Careers are ill-defined, “wicked” problems*. To help students and postdocs navigate career paths, an MIT collaboration is contributing an innovative approach. Designing Your Life (DYL) is a career exploration methodology pioneered by Stanford design faculty, recently publicized in the best-selling book by Bill Burnett and Dave Evans.
In June, an interdisciplinary team from MIT collaborated with 14 other institutions at Stanford’s first Design Studio for University Educators, with the goal of adapting DYL to serve the MIT community. The team consisted of Jake Livengood (MIT Career Services, GECD), Lily Zhang (Media Lab professional development manager), and Sean Clarke (communication instructor and biotech liaison for the Department of Biological Engineering). Tianna Ransom, career assistant with GECD Pre-Health and Career Services, joined the group in August. The DYL team has led five workshops with students and two staff professional development opportunities thus far, with positive feedback. To date, workshops have been 1 ½ to 2 hours long, and the team is planning more in-depth and recurrent experiences.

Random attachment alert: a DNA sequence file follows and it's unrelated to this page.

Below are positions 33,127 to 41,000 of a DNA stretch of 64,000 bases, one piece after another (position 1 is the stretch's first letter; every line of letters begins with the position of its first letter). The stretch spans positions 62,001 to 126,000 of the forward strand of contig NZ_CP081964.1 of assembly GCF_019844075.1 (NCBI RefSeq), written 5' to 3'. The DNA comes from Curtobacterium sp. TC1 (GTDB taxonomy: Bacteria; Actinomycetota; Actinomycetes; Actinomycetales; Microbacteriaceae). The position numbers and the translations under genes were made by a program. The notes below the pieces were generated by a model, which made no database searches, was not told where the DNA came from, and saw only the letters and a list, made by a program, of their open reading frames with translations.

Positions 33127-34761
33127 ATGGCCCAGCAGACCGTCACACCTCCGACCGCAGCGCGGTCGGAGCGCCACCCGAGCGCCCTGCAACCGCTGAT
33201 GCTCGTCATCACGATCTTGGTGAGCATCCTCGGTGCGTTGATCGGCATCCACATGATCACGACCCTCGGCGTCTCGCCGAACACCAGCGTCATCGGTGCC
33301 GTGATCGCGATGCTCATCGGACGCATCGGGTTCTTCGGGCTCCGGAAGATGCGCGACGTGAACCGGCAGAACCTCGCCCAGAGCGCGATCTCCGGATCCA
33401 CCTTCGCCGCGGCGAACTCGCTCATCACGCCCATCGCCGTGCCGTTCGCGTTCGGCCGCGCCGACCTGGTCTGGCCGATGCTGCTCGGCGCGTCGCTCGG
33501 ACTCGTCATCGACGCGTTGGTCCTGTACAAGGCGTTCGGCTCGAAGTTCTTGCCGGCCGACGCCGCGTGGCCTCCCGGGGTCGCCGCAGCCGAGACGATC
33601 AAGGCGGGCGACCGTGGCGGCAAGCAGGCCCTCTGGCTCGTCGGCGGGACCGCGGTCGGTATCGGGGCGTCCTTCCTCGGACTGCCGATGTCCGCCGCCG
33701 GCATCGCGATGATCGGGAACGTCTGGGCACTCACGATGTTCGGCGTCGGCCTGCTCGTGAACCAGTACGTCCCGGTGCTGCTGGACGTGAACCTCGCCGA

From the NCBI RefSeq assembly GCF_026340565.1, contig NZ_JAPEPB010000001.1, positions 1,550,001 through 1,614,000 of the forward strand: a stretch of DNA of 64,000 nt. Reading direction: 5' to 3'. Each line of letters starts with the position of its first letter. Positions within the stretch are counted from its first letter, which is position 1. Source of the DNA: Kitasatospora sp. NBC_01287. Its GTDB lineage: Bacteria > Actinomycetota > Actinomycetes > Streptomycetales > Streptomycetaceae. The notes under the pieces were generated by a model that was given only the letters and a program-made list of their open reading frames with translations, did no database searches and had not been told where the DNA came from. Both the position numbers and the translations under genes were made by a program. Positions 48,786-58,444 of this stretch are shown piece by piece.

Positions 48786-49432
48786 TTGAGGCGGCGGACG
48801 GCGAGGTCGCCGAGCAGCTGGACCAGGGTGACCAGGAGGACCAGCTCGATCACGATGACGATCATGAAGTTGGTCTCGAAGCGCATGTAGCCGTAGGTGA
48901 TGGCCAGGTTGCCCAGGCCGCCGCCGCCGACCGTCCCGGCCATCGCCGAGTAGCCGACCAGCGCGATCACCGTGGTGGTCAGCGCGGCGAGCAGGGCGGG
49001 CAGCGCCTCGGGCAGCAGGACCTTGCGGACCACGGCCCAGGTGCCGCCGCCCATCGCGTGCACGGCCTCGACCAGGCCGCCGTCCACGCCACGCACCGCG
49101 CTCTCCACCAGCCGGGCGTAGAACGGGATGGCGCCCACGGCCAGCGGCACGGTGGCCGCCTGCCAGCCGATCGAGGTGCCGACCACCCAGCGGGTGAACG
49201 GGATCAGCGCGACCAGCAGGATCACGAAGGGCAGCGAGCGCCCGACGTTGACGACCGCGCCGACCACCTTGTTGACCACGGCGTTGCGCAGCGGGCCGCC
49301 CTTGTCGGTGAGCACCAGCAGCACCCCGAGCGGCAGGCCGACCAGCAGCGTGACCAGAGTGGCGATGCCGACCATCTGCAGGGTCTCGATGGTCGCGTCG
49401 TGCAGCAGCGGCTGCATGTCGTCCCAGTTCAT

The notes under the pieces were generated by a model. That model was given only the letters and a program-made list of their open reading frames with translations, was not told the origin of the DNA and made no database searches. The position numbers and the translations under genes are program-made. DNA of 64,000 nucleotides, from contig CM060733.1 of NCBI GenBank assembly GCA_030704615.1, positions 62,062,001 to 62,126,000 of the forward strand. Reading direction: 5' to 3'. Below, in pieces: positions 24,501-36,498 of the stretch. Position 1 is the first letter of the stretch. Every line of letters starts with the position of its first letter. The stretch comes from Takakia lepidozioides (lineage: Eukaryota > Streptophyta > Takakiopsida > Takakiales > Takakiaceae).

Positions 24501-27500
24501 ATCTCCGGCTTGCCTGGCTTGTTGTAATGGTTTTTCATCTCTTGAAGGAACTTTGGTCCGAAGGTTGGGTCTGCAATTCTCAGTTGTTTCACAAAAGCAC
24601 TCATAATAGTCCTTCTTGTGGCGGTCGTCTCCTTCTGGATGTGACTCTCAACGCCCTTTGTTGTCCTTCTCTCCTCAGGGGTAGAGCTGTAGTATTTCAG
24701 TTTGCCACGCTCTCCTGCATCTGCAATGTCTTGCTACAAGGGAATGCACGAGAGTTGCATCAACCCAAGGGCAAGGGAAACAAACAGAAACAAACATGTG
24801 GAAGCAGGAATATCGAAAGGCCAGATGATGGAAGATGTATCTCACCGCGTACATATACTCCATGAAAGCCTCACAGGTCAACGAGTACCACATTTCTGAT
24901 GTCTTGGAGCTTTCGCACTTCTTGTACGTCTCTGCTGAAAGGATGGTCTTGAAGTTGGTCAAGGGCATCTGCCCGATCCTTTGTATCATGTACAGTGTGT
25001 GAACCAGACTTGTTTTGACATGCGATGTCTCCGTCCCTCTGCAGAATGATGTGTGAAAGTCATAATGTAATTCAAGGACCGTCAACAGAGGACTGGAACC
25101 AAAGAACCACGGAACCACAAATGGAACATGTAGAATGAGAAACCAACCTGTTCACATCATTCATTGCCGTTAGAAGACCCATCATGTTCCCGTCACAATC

The Designing Your Life workshop is a process-oriented approach, where attendees practice and take home valuable tools for career exploration and development. Workshops help attendees learn how proven design thinking mindsets like curiosity, bias to action, reframing, and collaboration can help design and test options in the face of the unknown. Participants learn the fundamental process of design thinking, explore the impact of energy on their engagement during a typical week, and develop three different odyssey plans for their next five years. To encourage concrete next steps, they learn how prototyping can help them take action, challenge assumptions, and “sneak up on” their future.
If you are interested in having a DYL workshop with your students, please reach out to Jake Livengood at email@example.com.
—Jake Livengood, GECD
*Note: Wicked problems are not “wicked” in a Bostonian sense (like “wicked” bad weather we’re having). Wicked problems have criteria that constantly change, so solutions are very dependent on the context—in this case, one’s career and life path. Because of this shifting environment, one may not know when success is even met, and one’s future can then sneak up on them.